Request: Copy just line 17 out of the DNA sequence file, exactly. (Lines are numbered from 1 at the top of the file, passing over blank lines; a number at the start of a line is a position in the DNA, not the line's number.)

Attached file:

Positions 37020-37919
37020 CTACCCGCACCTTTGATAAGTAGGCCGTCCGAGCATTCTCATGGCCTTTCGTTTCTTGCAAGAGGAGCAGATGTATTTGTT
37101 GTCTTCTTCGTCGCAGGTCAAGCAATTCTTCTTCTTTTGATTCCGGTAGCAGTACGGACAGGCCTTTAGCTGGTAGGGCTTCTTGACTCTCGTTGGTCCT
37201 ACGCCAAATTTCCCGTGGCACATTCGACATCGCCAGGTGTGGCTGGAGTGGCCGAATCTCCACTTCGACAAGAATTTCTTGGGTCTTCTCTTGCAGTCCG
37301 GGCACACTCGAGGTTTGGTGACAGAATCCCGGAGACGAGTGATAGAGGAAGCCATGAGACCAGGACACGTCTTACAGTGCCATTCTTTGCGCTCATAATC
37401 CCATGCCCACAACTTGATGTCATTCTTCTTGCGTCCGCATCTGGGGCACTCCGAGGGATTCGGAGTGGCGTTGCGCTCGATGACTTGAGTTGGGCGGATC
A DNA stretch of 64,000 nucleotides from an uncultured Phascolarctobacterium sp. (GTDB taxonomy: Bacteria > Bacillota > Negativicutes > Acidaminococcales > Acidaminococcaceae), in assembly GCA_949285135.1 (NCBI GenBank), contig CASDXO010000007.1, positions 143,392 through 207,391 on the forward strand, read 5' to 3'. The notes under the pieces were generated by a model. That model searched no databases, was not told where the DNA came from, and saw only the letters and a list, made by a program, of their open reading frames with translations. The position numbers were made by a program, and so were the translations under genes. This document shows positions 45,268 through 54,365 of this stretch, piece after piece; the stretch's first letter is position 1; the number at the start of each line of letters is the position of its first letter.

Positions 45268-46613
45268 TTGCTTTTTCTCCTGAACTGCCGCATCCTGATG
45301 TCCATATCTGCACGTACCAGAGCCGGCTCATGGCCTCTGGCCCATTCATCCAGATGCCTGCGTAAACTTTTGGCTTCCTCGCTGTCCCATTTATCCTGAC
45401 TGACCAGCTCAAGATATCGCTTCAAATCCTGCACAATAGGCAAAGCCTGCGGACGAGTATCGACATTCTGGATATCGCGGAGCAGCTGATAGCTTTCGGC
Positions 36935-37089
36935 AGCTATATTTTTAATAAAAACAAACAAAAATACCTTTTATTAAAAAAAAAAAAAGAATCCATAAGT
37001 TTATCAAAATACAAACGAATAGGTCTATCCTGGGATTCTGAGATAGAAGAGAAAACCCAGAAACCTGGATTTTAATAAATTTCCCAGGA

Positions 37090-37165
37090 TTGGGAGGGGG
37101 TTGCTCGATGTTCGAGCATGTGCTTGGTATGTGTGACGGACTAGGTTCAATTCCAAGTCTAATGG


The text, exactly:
37101 TTGCTCGATGTTCGAGCATGTGCTTGGTATGTGTGACGGACTAGGTTCAATTCCAAGTCTAATGG